Hypercalciuria in children with febrile convulsions
Version of Record online: 23 DEC 2001
Volume 43, Issue 3, pages 231–234, June 2001
How to Cite
Papadimitriou, A., Nicolaidou, P., Garoufi, A. and Georgouli, H. (2001), Hypercalciuria in children with febrile convulsions. Pediatrics International, 43: 231–234. doi: 10.1046/j.1442-200x.2001.01386.x
- Issue online: 23 DEC 2001
- Version of Record online: 23 DEC 2001
- febrile convulsions;
Abstract Background: The purpose of the present study was to investigate whether idiopathic hypercalciuria may be implicated in the pathogenesis of febrile convulsions.
Methods: We studied 38 children (22 boys) with febrile convulsions (mean (±SD) age 3.25±1.09 years) and 45 healthy children (28 boys) of similar age who served as controls. Twenty-four hour urine calcium and phosphate, as well as serum calcium, phosphate, alkaline phosphatase and intact parathyroid hormone (PTH) concentrations were determined.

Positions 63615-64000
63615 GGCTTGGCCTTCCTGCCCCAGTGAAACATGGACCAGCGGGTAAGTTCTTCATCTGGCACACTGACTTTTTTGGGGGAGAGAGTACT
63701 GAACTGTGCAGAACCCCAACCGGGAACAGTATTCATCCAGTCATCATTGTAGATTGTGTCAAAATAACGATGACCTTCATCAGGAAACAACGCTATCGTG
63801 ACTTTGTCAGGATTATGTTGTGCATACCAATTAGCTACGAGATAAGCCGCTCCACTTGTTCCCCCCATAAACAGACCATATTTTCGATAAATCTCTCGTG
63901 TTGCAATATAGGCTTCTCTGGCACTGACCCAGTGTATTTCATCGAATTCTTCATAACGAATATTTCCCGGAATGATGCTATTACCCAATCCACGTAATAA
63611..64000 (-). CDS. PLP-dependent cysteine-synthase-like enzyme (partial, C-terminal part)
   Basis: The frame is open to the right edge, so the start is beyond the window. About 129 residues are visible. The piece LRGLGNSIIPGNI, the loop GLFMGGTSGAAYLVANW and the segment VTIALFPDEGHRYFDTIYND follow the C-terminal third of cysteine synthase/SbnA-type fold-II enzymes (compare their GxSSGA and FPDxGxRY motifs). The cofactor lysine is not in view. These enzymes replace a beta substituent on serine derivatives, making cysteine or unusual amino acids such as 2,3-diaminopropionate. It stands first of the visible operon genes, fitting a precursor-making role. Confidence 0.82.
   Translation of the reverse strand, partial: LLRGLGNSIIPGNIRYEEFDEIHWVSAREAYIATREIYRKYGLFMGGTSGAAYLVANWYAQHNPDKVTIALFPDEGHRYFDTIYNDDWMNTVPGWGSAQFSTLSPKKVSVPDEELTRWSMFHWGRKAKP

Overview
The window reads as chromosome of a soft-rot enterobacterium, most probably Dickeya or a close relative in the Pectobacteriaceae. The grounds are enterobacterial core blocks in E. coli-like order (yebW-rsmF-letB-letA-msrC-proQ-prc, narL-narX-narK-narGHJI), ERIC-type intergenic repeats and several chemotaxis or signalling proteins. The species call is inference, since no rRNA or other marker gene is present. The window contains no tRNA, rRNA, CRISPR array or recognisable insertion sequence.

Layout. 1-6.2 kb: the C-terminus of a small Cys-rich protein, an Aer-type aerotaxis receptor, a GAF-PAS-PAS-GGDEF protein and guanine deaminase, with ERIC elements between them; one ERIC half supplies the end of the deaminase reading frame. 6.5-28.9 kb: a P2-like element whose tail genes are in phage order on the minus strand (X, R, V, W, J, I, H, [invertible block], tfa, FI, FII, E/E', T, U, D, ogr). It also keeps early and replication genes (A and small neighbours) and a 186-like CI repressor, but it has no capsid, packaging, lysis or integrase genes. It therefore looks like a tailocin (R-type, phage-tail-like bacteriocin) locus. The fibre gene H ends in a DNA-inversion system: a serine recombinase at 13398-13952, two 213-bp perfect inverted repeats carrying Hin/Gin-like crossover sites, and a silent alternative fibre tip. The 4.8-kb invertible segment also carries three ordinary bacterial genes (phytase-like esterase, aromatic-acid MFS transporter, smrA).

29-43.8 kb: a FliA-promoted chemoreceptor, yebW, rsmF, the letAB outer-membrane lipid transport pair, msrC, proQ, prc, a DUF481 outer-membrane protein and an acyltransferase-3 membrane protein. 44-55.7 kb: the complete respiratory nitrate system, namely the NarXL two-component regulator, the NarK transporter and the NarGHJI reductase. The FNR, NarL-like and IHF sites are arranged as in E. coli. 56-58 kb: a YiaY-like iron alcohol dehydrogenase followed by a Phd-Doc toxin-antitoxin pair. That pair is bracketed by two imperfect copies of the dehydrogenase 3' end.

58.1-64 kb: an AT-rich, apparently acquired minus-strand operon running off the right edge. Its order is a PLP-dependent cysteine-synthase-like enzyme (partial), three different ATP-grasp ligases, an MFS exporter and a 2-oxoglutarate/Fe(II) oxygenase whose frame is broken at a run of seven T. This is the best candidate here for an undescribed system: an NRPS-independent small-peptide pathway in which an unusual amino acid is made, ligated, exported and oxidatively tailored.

Results: Hypercalciuria (urine Ca >4.0 mg/kg bodyweight per 24 h) was found in nine children with febrile convulsions (23.7%) and in three controls (6.7%). Hypercalciuric children excreted significantly more phosphate in their urine (37.0±11.6 mg/kg bodyweight per 24 h) than normocalciuric children (18.7±8.7 mg/kg bodyweight per 24 h) and controls (20.2±7.6 mg/kg bodyweight per 24 h). They also had higher serum intact PTH concentrations (49.87±15.36 pg/mL) than normocalciuric (35.39±15.67 pg/mL) and control children (28.21±14.00 pg/mL). According to the calcium-loading test, eight of nine children with hypercalciuria had the renal type of the disorder. Furthermore, hypercalciuric children had significantly more convulsive episodes (2.77±1.98) than normocalciuric children (1.86±1.24).
Conclusions: Our results suggest that renal hypercalciuria may be implicated in the pathogenesis of febrile convulsions.